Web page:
Worried environmentalists charge that a new biodefense lab opening in Texas next month, smack in the middle of a hurricane zone, may not be able to withstand the strongest of storms.

The Galveston National Laboratory, set to open on Nov. 11, suffered only minor flooding in its lobby while under construction during September's Hurricane Ike; most of the other buildings on the island were more heavily damaged, The New York Times reports today.

But critics say Ike, a Category 2 storm with 100-mile- (161-kilometer-) per-hour winds, may not be the toughest test faced by the lab, where scientists will study deadly, contagious viruses including Ebola and Marburg — both hemorrhagic fevers that cause victims to bleed to death. In 1900, more than 8,000 people were killed in the Galveston area by a hurricane.

"A more powerful storm would pose an even greater threat of a biohazards release," Ken Kramer, director of the Lone Star Chapter of the Sierra Club, told the Times.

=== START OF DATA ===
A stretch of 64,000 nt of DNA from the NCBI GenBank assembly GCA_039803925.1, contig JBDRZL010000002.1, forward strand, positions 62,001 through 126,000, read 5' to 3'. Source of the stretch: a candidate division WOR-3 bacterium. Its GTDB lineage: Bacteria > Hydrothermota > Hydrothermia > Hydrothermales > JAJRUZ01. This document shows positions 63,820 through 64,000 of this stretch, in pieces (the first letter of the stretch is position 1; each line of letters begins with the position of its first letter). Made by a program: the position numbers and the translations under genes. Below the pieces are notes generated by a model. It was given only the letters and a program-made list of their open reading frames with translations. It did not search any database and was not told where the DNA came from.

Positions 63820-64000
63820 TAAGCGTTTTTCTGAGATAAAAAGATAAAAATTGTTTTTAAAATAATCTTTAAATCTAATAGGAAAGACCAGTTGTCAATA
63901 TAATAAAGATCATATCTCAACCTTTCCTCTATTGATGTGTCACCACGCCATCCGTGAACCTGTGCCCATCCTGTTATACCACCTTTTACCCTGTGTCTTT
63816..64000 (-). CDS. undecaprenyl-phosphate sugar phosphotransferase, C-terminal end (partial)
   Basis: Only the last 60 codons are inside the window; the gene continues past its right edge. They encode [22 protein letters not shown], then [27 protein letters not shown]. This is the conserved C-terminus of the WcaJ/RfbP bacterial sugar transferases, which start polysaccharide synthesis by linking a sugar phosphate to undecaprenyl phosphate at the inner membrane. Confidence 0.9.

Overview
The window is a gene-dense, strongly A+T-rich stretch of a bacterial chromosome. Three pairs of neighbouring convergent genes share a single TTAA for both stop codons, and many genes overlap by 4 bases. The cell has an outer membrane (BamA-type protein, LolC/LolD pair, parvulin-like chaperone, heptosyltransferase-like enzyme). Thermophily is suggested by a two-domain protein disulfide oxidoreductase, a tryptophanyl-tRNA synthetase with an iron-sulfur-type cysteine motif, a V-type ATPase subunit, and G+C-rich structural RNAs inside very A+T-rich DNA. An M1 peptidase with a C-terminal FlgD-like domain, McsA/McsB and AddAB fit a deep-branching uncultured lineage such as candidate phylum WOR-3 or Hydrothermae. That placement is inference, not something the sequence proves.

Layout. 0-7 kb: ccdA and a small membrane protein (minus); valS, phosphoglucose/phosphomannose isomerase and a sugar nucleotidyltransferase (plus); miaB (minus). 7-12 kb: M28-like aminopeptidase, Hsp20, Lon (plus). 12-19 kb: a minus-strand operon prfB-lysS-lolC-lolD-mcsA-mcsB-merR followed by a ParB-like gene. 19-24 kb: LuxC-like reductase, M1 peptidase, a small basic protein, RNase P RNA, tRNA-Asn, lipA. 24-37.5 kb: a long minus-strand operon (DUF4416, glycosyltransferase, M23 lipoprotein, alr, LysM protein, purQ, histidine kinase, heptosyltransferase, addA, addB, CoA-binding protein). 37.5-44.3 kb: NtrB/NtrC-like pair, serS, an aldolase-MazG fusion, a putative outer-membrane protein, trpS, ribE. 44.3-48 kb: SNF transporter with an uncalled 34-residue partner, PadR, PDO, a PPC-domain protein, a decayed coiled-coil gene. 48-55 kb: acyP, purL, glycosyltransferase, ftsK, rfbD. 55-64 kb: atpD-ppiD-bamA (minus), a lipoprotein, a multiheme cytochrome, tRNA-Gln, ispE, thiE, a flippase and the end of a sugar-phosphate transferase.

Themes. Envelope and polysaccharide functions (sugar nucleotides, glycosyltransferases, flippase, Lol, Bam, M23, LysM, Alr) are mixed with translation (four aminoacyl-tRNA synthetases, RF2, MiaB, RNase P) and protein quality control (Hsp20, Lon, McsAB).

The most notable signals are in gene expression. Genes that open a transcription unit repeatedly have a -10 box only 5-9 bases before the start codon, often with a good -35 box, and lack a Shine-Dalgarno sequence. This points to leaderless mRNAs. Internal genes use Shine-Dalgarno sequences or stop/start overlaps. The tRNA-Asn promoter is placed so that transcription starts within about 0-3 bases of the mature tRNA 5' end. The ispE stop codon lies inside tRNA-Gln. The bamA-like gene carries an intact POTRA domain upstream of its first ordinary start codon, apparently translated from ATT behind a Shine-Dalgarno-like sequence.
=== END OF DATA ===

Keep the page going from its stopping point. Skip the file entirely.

The $174-million lab was built to survive 140-mile- (225-kilometer-) per-hour gusts; it also has double doors to prevent pathogens from escaping and filters and sterilization systems to keep the air clean. The building's backup generators and high-security labs are 30 feet (nine meters) above sea level. Scientists have been instructed to shut down research, decontaminate labs and store pathogens at least 24 hours before any hurricane is forecast, lab officials told the newspaper.

Rona Hirschberg, a senior program officer at the National Institute of Allergies and Infectious Diseases, told the Times that Galveston has some of the best virologists in the country and that politics didn't influence the decision to build the lab in Texas, President Bush's home state. Bush and two other Republican Texas pols, Sen. Kay Bailey Hutchison and former Rep. Tom DeLay, pushed for the lab after the anthrax and 9/11 terrorist attacks to boost germ defense, according to the Times. Another new biodefense lab slated for Boston University Medical Center is stalled over safety and community concerns.

“You could put it out in the middle of nowhere and it would be a safe, secure facility,” said Hirschberg, a molecular biologist. “But the research wouldn’t get done” because there would be no one there with the expertise to do it.

(Aftermath of Hurricane Ike via Flickr/OneEighteen, https://www.flickr.com/photos/oneeighteen/)